Migraine headaches are defined as throbbing head pain, usually more pronounced on one side, and made worse by physical activity. Whether or not you’ve suffered from migraine headaches in the past, the fluctuating hormone levels of perimenopause can cause headaches to get worse.
Is this normal?
Yes, but the way hormone fluctuations affect migraines is different for every woman. Menstrual migraine sufferers often find perimenopause makes things worse, but find relief after the transition.
What can you do?
Treatments include lifestyle changes and drugs such as triptans and new injectables. Many migraines are related to hormone fluctuations, so regulating your hormones can help with your headaches.
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What’s the deal with headaches during menopause?
One of the wonderful things about being a woman is that typically, we suffer worse headaches and more migraines than men do. If you’re a migraine sufferer, you know how awful they can be. There is a connection between migraines and menopause too (because of course there is). Here’s what you need to know.
How do I know if it’s a migraine?
Migraines are more severe than regular headaches, and they usually come with pronounced, throbbing pain on one side of your head. They’re made worse by physical activity, and in addition to the pain, you may experience nausea, vomiting, and sensitivity to light.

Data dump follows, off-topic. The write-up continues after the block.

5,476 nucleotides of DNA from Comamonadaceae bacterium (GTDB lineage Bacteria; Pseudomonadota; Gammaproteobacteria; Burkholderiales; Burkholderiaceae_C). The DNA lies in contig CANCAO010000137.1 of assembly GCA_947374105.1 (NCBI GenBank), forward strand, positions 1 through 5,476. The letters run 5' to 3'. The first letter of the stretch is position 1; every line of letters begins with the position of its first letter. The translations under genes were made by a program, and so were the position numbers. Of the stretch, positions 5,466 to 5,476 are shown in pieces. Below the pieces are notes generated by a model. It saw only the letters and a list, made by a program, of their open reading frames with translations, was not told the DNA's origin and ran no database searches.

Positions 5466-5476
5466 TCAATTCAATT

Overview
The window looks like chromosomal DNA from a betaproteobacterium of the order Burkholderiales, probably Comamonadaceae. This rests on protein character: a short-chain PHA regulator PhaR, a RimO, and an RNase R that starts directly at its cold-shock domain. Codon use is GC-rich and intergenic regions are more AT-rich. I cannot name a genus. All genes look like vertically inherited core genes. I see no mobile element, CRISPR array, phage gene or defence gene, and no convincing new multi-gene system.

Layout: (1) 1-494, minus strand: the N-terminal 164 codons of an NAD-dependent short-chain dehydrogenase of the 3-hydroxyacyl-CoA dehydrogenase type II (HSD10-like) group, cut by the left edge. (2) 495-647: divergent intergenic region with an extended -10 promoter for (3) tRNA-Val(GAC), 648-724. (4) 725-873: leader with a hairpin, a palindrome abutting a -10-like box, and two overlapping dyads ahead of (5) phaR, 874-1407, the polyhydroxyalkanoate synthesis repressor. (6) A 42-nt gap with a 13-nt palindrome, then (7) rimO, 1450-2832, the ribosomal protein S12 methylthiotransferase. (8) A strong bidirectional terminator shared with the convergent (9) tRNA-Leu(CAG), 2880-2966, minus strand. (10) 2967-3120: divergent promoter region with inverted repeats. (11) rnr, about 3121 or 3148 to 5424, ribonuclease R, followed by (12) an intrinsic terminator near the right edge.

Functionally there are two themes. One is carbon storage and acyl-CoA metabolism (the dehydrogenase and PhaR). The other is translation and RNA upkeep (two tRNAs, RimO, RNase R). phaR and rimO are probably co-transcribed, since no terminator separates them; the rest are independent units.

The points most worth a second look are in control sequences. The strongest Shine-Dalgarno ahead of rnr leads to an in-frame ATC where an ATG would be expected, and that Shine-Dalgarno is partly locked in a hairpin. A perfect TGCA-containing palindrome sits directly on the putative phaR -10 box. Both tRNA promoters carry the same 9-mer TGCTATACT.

What does this have to do with menopause?
Say it with us: hormones! Hormone fluctuations during perimenopause and menopause, specifically the drop in estrogen, can trigger headaches and migraines. It’s the same reason women often get headaches right before they get their periods, when their estrogen is low, and tend to get a break from them during pregnancy, when their estrogen is high.
If you get migraines, we have great news: once you’re through menopause, it’s likely that your migraines will get better. Now, the bad news: they often get worse during perimenopause, first.
Is this normal?
It’s definitely normal. As we mentioned, women make up a large majority of people who suffer from migraines. Women who already get menstrual migraines are more likely to find that they get worse during menopause. Plenty of other women will get them for the first time. But, while it’s normal, it’s different for everyone. How severe these headaches and migraines are varies greatly from person to person.
What can I do about menopausal headaches?
It’s likely your headaches and/or migraines will get better after menopause. In the meantime, here are some things that people find helpful:
- Reduce your caffeine intake
- Reduce your alcohol intake
- Practice good sleep hygiene: set a bedtime routine, try to go to bed and wake up at the same time each day
- Monitor your diet to see if there are any foods that specifically trigger headaches
- Medication: triptans, and new injectables called calcitonin gene-related peptide antibody treatments Since it’s hormones that are causing your pain, you can also look at treatments that will help balance them to lessen the severity of your headaches.